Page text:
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Executive editor Thomas Matthews joined Wine Spectator in 1988. His tasting beat is Spain.
Thomas Matthews

The Versatility of Pinot Noir

Roco Pinot Noir Chehalem Mountains Private Stash No. 6 2008

Thomas Matthews
Posted: April 26, 2012

It's conventional wisdom that Pinot Noir is an extremely versatile wine with food, and that virtue was on full display at a recent charity dinner I attended. However, we also bumped up against the wine's limits.

The dinner, held at iCi Restaurant in Brooklyn, benefited ioby, an organization that supports local environmental projects through web-based crowd-sourcing initiatives. (Disclosure: my wife, Sara, was chair of the event committee.) The draw was a range of Oregon Pinot Noirs from Roco Wines, owned and run by Rollin Soles of Argyle and his wife, Corby Stonebraker-Soles. The delicious locavore menu paired three courses with four different Pinots.

The first course, an assertive salad featuring dandelion greens and pea shoots, nearly drowned out the 2009 Willamette Valley cuvée, but the wine stayed lively, matching the intense bitter herbs with crisp cherry fruit. The main course marriage was heavenly. Slow-roasted pork shoulder with grilled spring onions and a ramp puree had a rich, savory character that nestled beautifully into the smoky, mineral notes of Roco's 2008 "Private Stash." The wine had both the volume and the focus to complement the strong flavors of the dish. I rated the wine 92 points, non-blind.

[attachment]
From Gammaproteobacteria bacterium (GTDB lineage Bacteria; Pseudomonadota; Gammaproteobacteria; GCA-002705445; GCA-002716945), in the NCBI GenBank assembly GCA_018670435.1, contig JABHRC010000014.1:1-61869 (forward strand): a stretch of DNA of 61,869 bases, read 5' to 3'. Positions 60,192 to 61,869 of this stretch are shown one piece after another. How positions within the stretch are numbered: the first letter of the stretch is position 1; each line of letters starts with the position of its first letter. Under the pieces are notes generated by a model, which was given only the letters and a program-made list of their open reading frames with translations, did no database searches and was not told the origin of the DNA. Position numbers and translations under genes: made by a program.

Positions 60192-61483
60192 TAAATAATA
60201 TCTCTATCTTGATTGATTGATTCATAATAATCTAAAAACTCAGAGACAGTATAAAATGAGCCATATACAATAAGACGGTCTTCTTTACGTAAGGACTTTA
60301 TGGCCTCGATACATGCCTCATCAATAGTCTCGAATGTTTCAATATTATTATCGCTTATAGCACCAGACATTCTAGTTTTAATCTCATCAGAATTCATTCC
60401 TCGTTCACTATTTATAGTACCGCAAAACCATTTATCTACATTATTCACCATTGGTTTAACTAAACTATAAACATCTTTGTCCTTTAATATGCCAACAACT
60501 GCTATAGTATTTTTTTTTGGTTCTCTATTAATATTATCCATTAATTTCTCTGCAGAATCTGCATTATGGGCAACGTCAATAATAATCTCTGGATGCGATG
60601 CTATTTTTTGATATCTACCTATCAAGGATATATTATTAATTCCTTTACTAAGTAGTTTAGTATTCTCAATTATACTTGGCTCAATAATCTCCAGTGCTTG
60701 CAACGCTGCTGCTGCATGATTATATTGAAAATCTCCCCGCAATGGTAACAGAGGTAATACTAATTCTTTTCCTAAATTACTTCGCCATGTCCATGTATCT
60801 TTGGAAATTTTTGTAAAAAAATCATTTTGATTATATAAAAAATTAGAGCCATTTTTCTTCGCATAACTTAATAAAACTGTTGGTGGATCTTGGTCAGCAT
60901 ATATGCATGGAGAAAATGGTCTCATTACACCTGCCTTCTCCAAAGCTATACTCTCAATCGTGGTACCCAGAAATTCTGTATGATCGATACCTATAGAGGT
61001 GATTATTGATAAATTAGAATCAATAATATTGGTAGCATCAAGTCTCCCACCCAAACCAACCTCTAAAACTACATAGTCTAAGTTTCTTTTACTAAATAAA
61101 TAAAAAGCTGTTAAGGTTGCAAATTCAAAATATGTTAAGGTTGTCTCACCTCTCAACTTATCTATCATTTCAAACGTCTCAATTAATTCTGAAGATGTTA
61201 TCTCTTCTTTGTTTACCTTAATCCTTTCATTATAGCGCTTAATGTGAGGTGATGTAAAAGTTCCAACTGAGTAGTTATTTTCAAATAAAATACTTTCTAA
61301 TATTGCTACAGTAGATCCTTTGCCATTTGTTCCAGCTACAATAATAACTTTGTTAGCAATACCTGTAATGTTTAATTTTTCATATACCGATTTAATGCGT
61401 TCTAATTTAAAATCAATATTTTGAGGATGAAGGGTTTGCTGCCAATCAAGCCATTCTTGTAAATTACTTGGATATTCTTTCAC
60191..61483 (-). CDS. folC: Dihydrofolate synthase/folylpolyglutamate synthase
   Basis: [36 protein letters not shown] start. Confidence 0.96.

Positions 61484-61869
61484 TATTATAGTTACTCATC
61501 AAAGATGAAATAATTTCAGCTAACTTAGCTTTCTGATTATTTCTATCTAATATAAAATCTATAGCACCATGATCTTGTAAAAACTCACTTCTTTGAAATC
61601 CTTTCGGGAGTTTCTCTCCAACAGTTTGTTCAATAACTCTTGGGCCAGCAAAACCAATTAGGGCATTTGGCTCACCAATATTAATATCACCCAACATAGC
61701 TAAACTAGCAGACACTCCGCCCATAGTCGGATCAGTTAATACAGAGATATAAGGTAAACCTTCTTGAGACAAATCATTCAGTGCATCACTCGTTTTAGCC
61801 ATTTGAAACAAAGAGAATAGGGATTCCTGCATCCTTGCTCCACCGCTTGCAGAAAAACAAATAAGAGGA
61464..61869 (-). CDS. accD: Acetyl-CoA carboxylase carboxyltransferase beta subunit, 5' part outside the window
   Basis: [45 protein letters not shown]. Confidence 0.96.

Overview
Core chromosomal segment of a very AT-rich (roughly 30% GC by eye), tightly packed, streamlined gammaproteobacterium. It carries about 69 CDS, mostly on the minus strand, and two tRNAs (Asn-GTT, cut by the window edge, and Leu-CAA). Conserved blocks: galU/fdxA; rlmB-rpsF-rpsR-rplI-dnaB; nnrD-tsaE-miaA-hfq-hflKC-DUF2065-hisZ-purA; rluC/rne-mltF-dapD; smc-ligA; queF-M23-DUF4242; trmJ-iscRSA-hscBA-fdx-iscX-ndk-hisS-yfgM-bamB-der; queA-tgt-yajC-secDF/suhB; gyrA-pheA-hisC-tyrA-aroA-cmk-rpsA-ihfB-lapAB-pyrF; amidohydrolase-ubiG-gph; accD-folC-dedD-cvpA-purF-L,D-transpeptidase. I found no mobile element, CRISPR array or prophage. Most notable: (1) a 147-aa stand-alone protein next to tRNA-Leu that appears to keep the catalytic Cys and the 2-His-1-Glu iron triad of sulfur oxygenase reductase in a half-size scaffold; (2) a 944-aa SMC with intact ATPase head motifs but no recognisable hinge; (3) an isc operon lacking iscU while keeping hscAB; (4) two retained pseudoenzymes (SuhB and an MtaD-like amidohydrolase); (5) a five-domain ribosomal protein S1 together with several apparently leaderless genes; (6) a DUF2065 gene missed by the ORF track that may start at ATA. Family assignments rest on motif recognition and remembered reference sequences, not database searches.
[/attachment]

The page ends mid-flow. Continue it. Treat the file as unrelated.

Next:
But even the vibrant, berry-filled 2010 Marsh Vineyard bottling was no match for an intense goat-cheese cheesecake served for dessert. The honeyed sweetness turned the wine tart and bitter. Never mind. The 35 guests simply drank up the wine, then cleaned their plates. It was a happy ending to a lovely event for a worthy cause.

WineSpectator.com members: Read the original blind-tasting review for Roco Pinot Noir Chehalem Mountains Private Stash No. 6 2008 (94 points, $75).

Plus, get scores and tasting notes for more recently rated Oregon Pinot Noirs.

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